The Credit Check
Can you afford the rent? Will you pay on time? Proof that you are a good credit risk is one of the key factors in a landlord's decision to rent to you. The credit check is a tool that most landlords will use to assess your credit worthiness.
Your Credit History is on File
You build a credit file when you borrow money and pay it back. Your credit file is a detailed report containing information about how you use credit and when you make payments. It also includes both current and past information on where you live and work. Credit files are maintained by credit bureaus, which build a record of your credit history based on information given to them by creditors such as banks and credit card companies.
There are two credit bureaus in Canada: Equifax Canada and Trans Union Canada.
Understanding Your Credit Rating
Your credit rating is a numerical score that creditors use to assess your credit worthiness. It is calculated each time someone — a lender or a potential landlord — requests it.
The formula used to calculate your rating will use the information in your credit file. The scoring systems give you points for each demonstration of responsible credit use. Your credit rating is the sum of these points.
Three main systems — Beacon, Empirica, and FICO® Score — can be used to calculate your credit score. The system that is used depends on which bureau issued your file and who will use it. Information from an Equifax file generates a Beacon score. Information from a Trans Union file generates an Empirica score. Banks and other lenders tend to use these scores. A FICO® score is a credit rating provided directly by Equifax to individuals, and it allows people to gauge their credit rating for themselves.
No History Makes Assessment Difficult
If you have never had a loan or a credit card, prospective landlords will have little or no information to review in your credit file. Although an empty file is not as bad as a poor credit file, an empty file tells prospective landlords nothing about any possible financial risks of renting to you. That's why establishing a good credit file is crucial.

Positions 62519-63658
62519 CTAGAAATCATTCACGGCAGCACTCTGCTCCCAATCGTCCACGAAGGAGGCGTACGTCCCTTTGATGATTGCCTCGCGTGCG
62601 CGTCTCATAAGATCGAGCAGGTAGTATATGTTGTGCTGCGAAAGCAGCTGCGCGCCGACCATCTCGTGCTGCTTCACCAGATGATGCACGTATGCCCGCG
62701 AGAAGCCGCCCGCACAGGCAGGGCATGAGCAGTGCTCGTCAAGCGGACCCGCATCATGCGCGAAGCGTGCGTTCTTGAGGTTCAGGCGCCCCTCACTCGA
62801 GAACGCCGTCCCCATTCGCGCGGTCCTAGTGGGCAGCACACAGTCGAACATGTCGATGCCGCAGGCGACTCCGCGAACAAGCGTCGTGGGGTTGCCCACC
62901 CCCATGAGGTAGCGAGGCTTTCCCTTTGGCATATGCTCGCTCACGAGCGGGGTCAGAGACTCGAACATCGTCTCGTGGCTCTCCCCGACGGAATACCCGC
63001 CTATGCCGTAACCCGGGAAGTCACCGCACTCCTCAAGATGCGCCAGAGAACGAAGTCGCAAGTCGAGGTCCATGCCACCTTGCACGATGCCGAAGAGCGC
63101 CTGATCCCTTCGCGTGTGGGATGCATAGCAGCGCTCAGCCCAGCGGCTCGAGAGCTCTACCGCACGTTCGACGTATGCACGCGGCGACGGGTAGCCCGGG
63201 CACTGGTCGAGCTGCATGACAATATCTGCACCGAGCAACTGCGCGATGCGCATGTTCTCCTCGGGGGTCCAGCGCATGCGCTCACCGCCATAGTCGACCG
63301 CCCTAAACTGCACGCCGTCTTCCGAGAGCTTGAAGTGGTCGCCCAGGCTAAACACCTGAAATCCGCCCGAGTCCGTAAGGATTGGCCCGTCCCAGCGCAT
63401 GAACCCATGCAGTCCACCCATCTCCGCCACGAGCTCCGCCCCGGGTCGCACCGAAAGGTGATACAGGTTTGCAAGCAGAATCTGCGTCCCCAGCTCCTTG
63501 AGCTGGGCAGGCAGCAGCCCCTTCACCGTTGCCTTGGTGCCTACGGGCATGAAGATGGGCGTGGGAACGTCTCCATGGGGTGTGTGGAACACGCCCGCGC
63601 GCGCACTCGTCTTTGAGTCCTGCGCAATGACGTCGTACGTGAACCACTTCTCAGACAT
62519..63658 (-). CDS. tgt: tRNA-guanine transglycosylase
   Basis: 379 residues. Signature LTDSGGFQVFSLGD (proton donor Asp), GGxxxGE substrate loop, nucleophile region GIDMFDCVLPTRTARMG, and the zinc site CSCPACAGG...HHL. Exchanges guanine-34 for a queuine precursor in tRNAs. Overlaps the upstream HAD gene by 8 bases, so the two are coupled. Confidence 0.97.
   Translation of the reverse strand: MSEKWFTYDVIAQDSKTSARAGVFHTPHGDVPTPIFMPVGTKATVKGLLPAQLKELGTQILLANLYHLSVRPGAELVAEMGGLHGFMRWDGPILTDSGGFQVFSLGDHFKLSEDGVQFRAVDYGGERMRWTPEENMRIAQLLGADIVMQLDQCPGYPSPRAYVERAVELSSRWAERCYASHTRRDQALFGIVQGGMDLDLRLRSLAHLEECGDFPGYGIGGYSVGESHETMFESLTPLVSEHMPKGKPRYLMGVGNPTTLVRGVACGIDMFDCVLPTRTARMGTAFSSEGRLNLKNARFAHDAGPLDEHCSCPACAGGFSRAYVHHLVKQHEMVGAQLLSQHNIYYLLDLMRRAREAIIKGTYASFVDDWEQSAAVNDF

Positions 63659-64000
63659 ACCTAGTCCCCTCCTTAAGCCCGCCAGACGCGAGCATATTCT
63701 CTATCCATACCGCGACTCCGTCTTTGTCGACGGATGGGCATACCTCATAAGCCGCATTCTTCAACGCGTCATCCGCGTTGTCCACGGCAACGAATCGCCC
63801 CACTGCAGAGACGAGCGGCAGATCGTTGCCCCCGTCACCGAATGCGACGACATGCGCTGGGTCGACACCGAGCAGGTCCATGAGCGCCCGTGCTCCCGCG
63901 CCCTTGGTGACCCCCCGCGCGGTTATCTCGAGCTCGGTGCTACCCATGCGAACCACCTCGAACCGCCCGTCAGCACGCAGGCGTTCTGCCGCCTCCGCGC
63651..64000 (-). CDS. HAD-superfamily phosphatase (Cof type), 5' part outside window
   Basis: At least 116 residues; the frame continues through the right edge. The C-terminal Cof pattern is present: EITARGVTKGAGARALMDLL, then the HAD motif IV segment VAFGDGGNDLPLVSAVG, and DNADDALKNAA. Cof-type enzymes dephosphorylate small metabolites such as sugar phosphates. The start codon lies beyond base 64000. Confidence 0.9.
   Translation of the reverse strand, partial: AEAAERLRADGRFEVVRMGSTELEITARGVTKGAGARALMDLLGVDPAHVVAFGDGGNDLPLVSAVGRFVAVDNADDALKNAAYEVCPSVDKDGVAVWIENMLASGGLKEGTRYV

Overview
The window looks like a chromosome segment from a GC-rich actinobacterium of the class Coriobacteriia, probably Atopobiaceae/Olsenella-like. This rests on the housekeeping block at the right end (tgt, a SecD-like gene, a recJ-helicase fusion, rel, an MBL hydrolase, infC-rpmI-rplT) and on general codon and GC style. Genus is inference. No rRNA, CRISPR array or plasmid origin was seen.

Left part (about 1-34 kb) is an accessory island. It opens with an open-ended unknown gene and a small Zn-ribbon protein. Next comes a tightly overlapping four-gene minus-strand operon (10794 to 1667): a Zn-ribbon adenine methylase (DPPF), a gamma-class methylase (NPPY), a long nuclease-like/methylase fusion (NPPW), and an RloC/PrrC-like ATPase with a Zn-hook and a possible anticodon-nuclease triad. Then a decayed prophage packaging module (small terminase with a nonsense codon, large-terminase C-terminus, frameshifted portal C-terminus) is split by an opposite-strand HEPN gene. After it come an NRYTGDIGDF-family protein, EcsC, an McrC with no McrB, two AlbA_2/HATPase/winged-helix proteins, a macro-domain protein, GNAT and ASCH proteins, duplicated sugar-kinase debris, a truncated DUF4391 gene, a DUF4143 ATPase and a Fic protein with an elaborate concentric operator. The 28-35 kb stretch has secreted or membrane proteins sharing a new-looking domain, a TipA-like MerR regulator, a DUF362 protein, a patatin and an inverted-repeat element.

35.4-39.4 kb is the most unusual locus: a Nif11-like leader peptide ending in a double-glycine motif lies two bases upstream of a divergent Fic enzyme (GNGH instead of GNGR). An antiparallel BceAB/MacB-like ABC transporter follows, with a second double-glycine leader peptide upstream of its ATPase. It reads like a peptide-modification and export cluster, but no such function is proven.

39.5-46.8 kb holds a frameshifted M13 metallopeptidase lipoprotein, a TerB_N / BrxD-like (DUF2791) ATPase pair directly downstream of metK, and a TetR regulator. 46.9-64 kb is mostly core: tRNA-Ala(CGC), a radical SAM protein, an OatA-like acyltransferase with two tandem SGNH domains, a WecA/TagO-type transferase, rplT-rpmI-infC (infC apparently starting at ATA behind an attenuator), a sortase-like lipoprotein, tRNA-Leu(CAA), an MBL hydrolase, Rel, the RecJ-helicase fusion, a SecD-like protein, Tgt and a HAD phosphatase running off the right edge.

If you are a first-time renter, have had credit problems or do not have a credit rating, you may need a guarantor's letter from a parent or close friend stating that the guarantor will assume the risk if you fail to pay the rent.
How do You get a Good Rating?
Be sure to make loan and bill payments and minimum credit card payments on time. These timely payments will be reflected in your credit file and will demonstrate that you can use credit responsibly. As a result, your credit rating will be favorable each time it's calculated. Consistently missing payments, or making late payments, will lower your rating.
Your credit rating will change over time, based on how you use your money and credit. It may take months or years of demonstrating good credit to fix damage caused by poor credit repayment in the past.
How Long is Negative Information Kept on File?
Each credit agency sets its own timelines for removing information from a file, guided by provincial legislation. In general, both positive and negative information will remain in your file for at least six years. Information on the date that the credit was granted also remains in your file. In other words, if you have had a credit card for twenty years, only the last six years of your payment history — good and bad — will remain on file. However, since the account's activation date is included in your file, anyone looking at it will be able to see that you have had the credit card account for twenty years.